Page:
Is there a particular formula you apply based on the commission you're paying?
...and then I'd close my NFLX short for a 33% gain, and stay long FXF (Swiss Franc).
I bought 100 shares of T last week. I think it was a good buy.
A month or so ago, I bought WEN, and it's only went down. Not sure how long it will take to get back to my original purchase price. I am a long term investor, so I am willing to hang on for a few years.
I long tome ago stopped investing in single stocks. Any negative quarterly report surprises can kill you with 30-40% one day pullbacks. And the best stock selection can go wrong when the timing isn't perfect and you started just at the beginning of a general market correction.
I invested in the last decade with great success in s simple strategy. It looks at he first moment conservative but it has a really great return booster which was successfull even in the decades bear markets: Invest 80% in long term bond ETFs when long term interest rates fall and change into short term bond ETFs when long term interest rates start longer term uptrends (other than bonds bond ETFs have very little transaction cost at online discount brokers). Invest 10% in SPDR S&P 500 ETF medium term in-the-money calls and hedge them by selling similar calls at the beginning of each market correction and bear market. The strategy uses the 15x leverage not to speculate but to reduce risk. Each $1000 call investment participates in 80% of the capital gain of $15,000 ETF share. The hedging protects the long investment against losses. In 2010 the sold calls compensated most of 4 SPY price corrections of 6,1%, 13,7%, 6,7% and 3,8%, in total 30,3%. You can learn the know-how of the strategy in a tutorial priced only $24. Visit the free website http://www.best-smart-investing.com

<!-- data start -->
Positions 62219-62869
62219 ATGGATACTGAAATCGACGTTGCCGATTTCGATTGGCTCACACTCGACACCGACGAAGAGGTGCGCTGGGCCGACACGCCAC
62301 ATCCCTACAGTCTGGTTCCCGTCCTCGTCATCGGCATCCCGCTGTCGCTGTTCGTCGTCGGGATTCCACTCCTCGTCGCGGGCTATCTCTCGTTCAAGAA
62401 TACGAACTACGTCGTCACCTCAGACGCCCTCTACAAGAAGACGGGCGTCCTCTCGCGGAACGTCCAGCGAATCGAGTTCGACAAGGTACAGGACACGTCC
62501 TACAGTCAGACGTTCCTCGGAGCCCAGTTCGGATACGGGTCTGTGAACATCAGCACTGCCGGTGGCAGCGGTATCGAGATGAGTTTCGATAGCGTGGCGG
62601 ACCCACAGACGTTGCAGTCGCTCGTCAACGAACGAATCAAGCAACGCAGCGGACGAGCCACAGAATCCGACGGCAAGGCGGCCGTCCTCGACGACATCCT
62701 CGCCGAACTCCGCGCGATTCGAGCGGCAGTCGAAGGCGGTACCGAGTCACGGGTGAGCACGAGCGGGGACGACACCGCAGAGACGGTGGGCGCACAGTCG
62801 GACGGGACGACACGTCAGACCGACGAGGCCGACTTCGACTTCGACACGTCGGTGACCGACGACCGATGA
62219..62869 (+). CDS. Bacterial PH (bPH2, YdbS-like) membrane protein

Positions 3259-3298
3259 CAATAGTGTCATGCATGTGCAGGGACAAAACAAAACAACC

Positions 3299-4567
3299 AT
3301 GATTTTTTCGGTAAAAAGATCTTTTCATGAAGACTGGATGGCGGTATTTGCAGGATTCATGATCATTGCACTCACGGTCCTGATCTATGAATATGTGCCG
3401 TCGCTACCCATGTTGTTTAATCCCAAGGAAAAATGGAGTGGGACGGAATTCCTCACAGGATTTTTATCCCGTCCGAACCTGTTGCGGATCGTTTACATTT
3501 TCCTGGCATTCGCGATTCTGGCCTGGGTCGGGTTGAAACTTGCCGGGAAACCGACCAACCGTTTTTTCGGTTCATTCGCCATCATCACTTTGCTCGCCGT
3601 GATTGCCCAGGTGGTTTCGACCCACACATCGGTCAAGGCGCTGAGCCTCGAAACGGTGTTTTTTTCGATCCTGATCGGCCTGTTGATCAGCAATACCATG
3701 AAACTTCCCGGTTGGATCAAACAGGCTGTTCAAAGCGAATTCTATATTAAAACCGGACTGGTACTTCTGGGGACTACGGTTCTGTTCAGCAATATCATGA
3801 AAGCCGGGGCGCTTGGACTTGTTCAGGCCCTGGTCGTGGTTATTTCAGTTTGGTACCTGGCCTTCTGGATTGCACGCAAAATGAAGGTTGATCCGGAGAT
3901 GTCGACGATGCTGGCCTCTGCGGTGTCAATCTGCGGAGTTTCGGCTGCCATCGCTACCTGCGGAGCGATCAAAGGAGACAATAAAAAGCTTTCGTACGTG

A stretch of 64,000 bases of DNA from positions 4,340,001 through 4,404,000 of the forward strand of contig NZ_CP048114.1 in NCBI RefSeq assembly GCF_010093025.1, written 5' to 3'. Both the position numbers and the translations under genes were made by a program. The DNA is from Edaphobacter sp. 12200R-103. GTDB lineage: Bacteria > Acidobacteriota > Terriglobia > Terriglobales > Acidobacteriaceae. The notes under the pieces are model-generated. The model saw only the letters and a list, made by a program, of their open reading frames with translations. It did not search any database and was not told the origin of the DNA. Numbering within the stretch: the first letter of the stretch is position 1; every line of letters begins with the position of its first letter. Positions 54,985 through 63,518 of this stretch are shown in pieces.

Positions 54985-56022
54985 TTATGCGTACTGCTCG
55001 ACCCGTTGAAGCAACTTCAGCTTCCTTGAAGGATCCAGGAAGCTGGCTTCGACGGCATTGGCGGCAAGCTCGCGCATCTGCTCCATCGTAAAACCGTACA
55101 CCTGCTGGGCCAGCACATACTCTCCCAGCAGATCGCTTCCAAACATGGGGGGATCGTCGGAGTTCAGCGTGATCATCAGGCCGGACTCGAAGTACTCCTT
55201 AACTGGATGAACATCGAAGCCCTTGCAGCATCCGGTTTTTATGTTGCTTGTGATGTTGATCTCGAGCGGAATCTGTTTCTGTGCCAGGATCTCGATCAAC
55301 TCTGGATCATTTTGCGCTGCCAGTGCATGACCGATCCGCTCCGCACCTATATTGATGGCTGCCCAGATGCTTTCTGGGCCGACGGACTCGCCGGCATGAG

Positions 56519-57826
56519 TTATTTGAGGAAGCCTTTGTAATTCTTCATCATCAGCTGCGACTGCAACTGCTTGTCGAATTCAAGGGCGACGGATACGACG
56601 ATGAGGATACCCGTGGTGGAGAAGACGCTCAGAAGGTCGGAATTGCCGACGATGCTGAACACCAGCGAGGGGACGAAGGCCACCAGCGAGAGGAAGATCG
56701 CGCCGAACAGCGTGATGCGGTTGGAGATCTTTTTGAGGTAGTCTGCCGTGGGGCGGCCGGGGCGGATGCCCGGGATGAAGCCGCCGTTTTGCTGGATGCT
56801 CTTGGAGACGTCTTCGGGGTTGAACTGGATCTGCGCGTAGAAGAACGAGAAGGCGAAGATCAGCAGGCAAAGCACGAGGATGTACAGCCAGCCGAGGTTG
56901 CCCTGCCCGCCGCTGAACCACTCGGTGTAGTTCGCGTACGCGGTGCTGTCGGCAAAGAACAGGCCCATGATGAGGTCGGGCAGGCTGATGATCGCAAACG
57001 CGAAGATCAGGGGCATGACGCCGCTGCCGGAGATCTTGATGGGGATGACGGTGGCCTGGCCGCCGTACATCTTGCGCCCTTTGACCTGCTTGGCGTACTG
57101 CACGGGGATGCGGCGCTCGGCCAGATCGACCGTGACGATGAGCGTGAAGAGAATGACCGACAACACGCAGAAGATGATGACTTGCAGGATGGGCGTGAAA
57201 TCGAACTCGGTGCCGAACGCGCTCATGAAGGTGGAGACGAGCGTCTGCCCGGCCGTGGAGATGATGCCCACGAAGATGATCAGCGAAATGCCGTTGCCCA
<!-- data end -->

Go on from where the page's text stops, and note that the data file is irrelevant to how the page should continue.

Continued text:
It seems the stock market is having another sale... I'm still new (read: groping in the dark) to investing but here is what I have on my watch list and I'm considering pulling the trigger on one or two of them:
VTI, NLY or SNH, ADBE
Anyone else considering these or similar?
I think the stock market is in a vulnerable position. 10.5 on the DJ was violated, next resistance 9550.
I think cash is king right now, a good time to wait... I wanted to buy more gold at these levels, but I think even commodities will drift down.
another hypothetical trade: buy AAPL today before the iPhone 5 announcement. they're trading at *only* 15:1.
It certainly feels like there are more bearish clouds on the horizon. The question is: has the market priced them in? I think only partially.
Tomorrow I'm probably going to look to beta hedge part of my portfolio and hold onto the solid dividend standbys. Lowering emerging market exposure, too.
I recently sold my 64 shares of HGIC after the buyout offer from Nationwide. I sold all 64 for $58.73 a share, a tidy profit.
Purchased 25 shares of PM for $62.50 per share.
Purchased 20 shares of COP for $61.53 per share.
Purchased 32 shares of AFL for $33.85 per share.
This was not the end for me this month. I receive a large commission check tomorrow and will have around $3k to play with. I'm waiting for the next pullback.
Bought AGNC at 26.88.
Dividend growth stocks that bubbled to the top of my list this week: LMT, AHGP, COP, & GE.
These are noteworthy because they're at the upper end of the dividend growth and, apart from AHGP, usually not available at the current yields.
@George the original one
LMT is interesting. Any thoughts on it trading at 7.6x book value? It also has some unfunded pension issues. Great yield with the recent increase though, and I like defense stocks right now. They're all pretty beaten up. I'm currently not only looking at LMT in this sector but also RTN, HRS and GD.
I'm also looking at: T, MDT and PEP. I'm strongly considering purchasing a half lot of T and one defense stock this week. A reader of my blog has pointed me in the direction of HRS. Looks promising from a valuation standpoint, but I have to look a little further into their business.
Nibbled on some emerging markets (VWO) this week, initiating a position to fulfill my target 5% allocation. That fund was 30% off the high for the year when I bought at about $36. This feels a little uncomfortable since the dollar has been rallying, but the risk-on stuff are heavily oversold and will do the best in a rally.
I bought some Vanguard bond ETF's (BSV, BLV, BIV) because I know I need some exposure to complete my asset allocation. My timing was probably pretty poor as they lost some ground this week. But I look at those as hedges for my equity exposure anyways.
Sold ED to book a 8% gain (incl. reinvested div's) and replaced it with a smaller position in VPU to get some broader diversification in utilities.
Trying to be at least somewhat of a contrarian...